However, despite being sympathetic to such an idea insofar as they called for greater pricing transparency, the CMA don't seem to have much intention of forcing providers to display longer-term or "blended" bills.
Instead, their report (PDF) on the energy industry from June simply offered the vague proposal of "enhancing price transparency" by "removing regulatory burdens that inhibit" price comparison websites (PCWs) from listing available energy deals.
In a similarly non-committal vein, they also fell short of recommending any particular laws that would enable PCWs to do this more effectively. Instead, they affirmed the importance of having a "greater emphasis on the use of principles rather than detailed rules".
They even suggested that PCWs shouldn't be obliged to list every tariff available to customers, since according to the CMA comparison sites are in fact "brokers offering their customers good deals and facilitating switches rather than repositories of all available tariffs".
Their light touch in this regard would suggest they're unwilling to go ahead and specifically propose the kind of combined bill advocated by Octopus Energy.
What's more, their aim to allow PCWs "to negotiate exclusive tariffs with domestic energy suppliers and to offer discounts funded by the commissions they receive from suppliers," would worryingly imply that PCWs may begin acting more in the interests of providers.
Becoming more dependent on British Gas or SSE for commissions, they may shy away from highlighting the longer term costs a customer might face when signing contracts with these providers.
That's because to do so would be to risk the profit that essentially funds their own profit.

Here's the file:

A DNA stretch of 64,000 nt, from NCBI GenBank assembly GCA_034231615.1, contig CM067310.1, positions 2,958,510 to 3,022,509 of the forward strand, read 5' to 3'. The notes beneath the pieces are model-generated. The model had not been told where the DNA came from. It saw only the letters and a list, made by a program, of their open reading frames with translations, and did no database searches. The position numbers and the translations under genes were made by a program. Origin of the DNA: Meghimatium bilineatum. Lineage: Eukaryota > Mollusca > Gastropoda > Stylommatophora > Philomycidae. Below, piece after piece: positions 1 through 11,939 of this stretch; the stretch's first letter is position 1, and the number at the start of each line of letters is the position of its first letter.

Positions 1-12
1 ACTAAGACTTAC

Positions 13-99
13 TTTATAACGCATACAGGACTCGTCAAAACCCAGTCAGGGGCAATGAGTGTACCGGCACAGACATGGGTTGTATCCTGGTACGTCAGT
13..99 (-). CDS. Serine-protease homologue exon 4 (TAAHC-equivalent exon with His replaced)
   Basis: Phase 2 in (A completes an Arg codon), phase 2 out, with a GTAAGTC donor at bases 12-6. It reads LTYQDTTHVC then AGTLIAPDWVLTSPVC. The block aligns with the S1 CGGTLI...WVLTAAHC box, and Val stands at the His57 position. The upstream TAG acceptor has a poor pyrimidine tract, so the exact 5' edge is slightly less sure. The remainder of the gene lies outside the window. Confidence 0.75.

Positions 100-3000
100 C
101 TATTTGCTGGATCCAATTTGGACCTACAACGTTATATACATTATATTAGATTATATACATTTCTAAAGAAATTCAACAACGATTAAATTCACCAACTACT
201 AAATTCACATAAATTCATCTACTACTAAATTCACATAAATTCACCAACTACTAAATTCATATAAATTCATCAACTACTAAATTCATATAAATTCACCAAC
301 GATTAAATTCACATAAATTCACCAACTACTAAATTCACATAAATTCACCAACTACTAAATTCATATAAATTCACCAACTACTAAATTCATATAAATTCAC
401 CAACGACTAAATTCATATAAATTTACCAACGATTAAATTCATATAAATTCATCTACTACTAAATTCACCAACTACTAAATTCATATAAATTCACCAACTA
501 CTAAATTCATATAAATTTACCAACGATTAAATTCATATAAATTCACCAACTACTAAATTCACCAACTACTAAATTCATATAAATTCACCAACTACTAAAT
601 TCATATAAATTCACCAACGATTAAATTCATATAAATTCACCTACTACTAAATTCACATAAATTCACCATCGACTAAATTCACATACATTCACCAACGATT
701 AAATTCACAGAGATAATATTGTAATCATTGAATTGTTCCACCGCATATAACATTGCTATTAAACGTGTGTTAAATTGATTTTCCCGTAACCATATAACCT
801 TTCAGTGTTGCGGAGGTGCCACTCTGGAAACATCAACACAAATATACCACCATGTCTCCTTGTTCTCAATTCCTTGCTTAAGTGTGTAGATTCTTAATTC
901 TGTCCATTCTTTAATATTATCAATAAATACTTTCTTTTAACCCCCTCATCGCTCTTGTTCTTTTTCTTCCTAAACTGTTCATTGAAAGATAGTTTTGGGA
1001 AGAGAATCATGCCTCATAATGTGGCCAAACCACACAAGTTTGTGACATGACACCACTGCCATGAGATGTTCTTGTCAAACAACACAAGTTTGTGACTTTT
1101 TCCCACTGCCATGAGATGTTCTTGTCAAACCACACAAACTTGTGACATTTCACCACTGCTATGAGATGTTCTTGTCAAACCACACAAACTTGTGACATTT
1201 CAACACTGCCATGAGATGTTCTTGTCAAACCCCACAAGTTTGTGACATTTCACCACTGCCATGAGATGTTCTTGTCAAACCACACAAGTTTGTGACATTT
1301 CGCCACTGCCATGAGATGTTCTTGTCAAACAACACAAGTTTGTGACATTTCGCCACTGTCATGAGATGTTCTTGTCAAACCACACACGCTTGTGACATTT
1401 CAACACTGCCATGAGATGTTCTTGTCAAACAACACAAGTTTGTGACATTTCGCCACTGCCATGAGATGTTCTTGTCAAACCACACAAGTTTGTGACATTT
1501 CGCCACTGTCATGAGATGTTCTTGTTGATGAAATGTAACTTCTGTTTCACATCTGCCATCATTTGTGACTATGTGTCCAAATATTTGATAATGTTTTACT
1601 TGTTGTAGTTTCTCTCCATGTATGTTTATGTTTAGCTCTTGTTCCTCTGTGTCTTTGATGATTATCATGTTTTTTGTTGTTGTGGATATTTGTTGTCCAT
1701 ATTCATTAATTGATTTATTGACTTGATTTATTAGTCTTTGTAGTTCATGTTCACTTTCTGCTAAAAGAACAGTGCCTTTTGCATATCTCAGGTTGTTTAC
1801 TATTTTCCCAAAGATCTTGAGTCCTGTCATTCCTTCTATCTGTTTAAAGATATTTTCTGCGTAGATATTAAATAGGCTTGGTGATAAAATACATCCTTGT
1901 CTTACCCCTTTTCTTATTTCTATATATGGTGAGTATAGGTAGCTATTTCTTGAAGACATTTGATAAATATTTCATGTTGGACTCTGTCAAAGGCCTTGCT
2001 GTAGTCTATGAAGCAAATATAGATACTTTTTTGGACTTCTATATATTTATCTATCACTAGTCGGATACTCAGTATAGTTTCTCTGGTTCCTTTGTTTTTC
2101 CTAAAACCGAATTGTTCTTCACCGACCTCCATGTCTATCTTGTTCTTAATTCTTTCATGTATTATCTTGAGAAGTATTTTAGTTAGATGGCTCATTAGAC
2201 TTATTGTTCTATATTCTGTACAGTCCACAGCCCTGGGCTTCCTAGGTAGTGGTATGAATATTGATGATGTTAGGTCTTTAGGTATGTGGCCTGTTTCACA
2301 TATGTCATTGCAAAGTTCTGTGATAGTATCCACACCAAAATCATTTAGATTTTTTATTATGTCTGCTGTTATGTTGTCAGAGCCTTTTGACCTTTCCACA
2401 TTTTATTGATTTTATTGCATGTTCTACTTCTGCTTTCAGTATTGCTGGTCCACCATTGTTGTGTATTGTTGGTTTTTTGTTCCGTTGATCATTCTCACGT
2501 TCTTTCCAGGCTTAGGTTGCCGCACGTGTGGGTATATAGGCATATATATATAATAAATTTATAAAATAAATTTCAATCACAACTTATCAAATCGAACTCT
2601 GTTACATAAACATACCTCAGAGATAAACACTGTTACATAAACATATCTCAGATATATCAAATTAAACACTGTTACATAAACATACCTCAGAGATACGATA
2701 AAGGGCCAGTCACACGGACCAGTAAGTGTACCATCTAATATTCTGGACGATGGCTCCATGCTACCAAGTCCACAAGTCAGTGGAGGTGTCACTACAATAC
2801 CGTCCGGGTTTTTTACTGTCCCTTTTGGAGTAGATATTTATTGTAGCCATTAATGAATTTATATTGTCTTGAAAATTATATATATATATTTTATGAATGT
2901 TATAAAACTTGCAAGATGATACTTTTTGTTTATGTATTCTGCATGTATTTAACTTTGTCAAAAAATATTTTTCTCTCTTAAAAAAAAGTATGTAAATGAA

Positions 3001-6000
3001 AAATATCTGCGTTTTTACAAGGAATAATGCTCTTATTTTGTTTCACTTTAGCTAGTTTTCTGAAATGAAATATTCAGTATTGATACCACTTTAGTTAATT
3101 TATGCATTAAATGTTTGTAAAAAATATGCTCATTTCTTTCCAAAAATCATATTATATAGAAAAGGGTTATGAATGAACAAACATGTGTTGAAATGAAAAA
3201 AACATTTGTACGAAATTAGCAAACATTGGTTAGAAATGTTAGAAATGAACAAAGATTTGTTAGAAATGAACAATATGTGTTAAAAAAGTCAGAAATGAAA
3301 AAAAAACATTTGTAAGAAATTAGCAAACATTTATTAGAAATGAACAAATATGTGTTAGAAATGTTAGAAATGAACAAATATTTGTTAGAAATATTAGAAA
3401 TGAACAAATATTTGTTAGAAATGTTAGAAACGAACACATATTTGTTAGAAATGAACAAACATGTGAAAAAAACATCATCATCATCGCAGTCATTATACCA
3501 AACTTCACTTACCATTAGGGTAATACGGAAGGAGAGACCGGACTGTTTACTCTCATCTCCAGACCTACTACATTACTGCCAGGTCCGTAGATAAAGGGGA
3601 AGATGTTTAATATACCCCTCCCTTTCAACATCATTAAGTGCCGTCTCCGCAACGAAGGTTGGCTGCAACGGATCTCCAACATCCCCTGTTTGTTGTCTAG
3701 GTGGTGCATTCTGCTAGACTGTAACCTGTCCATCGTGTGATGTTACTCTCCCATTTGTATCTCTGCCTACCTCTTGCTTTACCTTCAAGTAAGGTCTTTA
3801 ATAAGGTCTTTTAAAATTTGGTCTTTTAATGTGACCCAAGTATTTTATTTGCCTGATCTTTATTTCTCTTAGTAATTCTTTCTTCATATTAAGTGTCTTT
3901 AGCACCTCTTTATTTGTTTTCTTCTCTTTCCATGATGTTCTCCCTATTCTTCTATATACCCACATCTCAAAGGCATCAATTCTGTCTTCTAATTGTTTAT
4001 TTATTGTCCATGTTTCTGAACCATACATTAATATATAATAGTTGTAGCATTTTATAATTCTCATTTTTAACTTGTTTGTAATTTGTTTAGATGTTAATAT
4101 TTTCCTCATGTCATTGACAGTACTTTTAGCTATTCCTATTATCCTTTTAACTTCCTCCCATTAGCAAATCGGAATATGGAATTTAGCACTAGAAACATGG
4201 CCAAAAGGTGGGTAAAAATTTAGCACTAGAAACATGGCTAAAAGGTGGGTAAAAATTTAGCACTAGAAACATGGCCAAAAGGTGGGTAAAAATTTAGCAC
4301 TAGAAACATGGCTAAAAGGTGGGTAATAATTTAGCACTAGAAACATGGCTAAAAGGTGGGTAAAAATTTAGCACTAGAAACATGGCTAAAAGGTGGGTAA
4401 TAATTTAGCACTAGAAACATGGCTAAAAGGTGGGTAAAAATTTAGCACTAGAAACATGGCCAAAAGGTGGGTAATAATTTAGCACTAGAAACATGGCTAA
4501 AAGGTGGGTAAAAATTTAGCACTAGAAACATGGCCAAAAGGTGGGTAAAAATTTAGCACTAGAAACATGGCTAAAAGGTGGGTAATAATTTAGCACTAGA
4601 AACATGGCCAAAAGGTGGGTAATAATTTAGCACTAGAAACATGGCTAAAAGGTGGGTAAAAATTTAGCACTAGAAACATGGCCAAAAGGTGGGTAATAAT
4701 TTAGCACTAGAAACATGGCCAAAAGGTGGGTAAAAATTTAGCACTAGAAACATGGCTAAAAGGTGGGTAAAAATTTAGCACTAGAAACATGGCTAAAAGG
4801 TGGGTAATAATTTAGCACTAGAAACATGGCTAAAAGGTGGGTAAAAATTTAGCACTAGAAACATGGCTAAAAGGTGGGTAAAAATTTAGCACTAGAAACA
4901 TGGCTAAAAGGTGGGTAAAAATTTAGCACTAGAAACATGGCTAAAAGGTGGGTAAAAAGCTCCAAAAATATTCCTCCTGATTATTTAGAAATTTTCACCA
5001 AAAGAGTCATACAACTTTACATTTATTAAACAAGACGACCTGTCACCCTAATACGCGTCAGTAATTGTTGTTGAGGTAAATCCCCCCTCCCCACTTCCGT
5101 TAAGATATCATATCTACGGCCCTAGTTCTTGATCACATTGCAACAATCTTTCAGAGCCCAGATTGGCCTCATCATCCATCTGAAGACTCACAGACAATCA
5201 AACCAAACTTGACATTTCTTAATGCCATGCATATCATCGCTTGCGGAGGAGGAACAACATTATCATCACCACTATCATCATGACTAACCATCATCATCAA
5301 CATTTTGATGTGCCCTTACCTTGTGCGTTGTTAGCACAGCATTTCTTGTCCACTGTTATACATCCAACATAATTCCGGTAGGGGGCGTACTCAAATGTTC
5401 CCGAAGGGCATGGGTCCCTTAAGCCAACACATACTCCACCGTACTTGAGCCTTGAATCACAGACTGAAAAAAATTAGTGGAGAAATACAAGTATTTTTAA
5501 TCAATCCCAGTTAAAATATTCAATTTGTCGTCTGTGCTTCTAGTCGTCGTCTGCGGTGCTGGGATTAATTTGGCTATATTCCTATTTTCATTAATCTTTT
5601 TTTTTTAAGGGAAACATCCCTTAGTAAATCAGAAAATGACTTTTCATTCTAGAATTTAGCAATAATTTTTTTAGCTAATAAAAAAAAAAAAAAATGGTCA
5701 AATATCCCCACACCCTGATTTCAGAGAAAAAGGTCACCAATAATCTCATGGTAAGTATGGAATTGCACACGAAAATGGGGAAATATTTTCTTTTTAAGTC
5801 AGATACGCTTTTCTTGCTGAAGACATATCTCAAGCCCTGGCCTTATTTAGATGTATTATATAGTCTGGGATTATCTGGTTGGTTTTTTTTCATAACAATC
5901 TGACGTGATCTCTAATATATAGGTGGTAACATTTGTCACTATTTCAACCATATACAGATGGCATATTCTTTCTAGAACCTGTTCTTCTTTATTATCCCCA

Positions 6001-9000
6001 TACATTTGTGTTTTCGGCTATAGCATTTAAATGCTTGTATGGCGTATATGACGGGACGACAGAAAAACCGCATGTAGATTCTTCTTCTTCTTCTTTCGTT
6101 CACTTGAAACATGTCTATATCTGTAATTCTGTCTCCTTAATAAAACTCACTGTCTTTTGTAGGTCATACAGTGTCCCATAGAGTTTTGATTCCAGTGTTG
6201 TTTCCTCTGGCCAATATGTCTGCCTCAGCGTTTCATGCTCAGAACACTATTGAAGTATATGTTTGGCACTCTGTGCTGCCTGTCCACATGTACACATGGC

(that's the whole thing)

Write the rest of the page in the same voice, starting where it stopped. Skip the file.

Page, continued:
The CMA's proposals will also fall short of addressing "bait and switch" policies in another way.
They call for the creation of a database of "Disengaged Domestic Customers," which in theory will allow energy providers to retrieve the details of everyone who has been on a default tariff with a rival provider for more than three years.
In some respects this is a good idea, not least because 55% of customers with the Big Six (some 10 million people) fall into this category.
With their details on an open database, they can be contacted by suppliers who may have a better deal to offer them. Also, that their customers might be contacted by rival suppliers could potentially force providers to keep their tariffs low so as to prevent them from switching.
However, this applies only to people who've been on the same SVT for three years or more.
As such, the database won't put any pressure on suppliers to stop transferring new customers to higher SVTs once their one-year fixed tariff has ended. That's because it still allows these suppliers to charge a higher SVT for up to three years before having to bring the tariff down in order to retain customers.
In other words, it still provides room for providers to "game" the system.
This wouldn't be so bad if the CMA's proposals demanded that the likes of First Utility, Npower and EDF advertised "blended" prices.
Unfortunately, these proposals seem to be moving in a very different direction, potentially allowing providers to offer a greatly expanded array of tariffs while allowing PCWs not to list them all.
Since it doesn't look as though much will be done by the CMA or Ofgem to end bait and switch, it's vital that customers remain aware of the particular tariff they're on, and switch suppliers or change tariff if they're about to be put on an SVT.
Normally, they'll receive a letter from their provider 42 to 49 days before their fixed-rate tariff comes to an end. It's here that they can act to avoid ending up with a much steeper energy bill, and to avoid giving their current supplier an income boost they don't necessarily deserve.